Last Updated on 31/01/2022 by Nidhi Khandelwal
Natural silk threads from domesticated silkworms were used by a group of academics from South Korea’s Gwangju Institute of Science and Technology (GIST) to create an environmentally friendly digital security system that they claim is “practically unbreachable.”
The researchers wrote, “The first natural physical unclonable function (PUF) […] takes advantage of light diffraction through natural microholes in native silk to provide a secure and unique digital key for future security solutions.”
PUFs are devices that use intrinsic randomness and microscopic variances in electronics created during manufacturing to provide a unique identifier (e.g., cryptographic keys) for a set of inputs and conditions.
PUFs, in other words, are one-way non-algorithmic functions formed from uncopyable elements to create unbreakable identifiers for strong authentication. PUFs have long been used in smartcards to produce “silicon fingerprints” that allow cardholders to be uniquely identified using a challenge-response authentication system.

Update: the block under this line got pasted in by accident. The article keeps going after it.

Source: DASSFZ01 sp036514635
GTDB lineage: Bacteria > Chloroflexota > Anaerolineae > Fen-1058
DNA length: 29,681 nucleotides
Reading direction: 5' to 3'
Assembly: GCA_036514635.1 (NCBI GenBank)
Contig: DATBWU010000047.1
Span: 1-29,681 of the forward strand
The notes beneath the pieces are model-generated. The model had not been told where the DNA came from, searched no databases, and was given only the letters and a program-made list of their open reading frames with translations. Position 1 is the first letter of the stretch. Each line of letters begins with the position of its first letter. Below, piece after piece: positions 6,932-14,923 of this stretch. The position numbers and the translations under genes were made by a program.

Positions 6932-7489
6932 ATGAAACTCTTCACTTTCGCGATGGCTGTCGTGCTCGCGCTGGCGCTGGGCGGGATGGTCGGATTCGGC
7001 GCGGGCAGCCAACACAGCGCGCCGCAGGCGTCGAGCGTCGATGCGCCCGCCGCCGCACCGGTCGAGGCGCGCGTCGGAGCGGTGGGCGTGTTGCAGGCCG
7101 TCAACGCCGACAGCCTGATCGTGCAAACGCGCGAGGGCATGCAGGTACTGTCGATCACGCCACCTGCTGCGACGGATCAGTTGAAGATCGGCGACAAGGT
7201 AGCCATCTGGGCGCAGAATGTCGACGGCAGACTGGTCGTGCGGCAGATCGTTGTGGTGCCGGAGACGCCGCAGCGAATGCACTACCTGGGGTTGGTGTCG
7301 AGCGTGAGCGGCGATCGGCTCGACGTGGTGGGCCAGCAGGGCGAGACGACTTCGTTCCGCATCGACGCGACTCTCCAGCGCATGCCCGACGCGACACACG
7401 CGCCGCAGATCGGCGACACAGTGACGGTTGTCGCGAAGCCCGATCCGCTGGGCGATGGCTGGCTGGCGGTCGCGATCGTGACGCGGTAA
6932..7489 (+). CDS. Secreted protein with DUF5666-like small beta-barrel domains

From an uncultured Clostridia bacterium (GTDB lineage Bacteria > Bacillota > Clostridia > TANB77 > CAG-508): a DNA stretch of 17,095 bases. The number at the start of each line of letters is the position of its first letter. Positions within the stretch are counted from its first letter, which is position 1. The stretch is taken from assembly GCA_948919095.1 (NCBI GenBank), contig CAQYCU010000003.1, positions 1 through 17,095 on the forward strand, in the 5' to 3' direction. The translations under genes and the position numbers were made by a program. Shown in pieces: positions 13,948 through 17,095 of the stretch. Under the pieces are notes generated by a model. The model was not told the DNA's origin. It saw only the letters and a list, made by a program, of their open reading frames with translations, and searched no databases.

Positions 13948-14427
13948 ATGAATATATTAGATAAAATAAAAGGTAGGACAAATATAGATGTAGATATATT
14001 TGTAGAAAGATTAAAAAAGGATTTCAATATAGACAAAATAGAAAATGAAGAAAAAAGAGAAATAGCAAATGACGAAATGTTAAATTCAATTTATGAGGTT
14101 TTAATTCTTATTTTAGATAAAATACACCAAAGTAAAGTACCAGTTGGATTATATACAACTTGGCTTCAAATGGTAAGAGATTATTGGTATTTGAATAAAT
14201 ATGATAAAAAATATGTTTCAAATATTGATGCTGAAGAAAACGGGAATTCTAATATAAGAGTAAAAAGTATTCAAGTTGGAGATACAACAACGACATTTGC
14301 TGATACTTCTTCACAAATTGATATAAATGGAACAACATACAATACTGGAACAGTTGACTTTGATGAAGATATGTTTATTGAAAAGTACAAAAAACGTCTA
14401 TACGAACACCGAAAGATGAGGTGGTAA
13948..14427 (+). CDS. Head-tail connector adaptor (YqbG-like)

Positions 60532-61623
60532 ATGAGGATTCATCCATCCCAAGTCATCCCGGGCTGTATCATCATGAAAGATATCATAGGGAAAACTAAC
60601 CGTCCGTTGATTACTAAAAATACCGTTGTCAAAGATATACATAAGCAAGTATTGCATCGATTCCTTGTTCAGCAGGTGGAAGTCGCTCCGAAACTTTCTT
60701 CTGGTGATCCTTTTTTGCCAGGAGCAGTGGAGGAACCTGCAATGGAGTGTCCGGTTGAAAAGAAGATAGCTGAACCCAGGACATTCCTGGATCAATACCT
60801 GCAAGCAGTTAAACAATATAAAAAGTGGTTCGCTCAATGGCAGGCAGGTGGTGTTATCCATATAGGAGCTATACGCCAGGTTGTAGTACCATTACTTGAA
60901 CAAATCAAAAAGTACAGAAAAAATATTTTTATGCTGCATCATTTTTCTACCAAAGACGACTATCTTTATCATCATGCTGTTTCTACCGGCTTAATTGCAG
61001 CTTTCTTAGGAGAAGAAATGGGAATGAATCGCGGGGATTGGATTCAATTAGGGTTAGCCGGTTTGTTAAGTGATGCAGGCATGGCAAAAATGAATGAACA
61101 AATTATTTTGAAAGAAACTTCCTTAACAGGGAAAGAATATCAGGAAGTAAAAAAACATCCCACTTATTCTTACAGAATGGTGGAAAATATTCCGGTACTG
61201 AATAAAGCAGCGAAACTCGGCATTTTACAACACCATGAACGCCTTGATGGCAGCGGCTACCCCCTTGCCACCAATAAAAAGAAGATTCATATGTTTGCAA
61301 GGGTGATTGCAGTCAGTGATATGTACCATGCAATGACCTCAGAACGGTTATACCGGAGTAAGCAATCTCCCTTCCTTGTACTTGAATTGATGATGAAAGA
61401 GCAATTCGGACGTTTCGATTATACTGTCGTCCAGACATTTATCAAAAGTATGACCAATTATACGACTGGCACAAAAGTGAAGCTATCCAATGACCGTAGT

GIST’s latest proposed technology uses silkworm-produced native silk fibers to construct PUF-based tags, which are subsequently used to create a PUF module. This method is based on the idea of diffraction, which occurs when a light beam contacts an impediment, in this case a silk strand.
According to researcher and study author Young Min Song, the collected diffracted light is unique, “giving rise to a unique pattern of light,” which is then transformed into a digital format and sent into the system as input.
If such a system is used for user authentication through a smart card, the researchers estimate that cracking an authentication key generated by the module via a brute-force assault would take 5 x 1041 years, rendering it cryptographically impenetrable.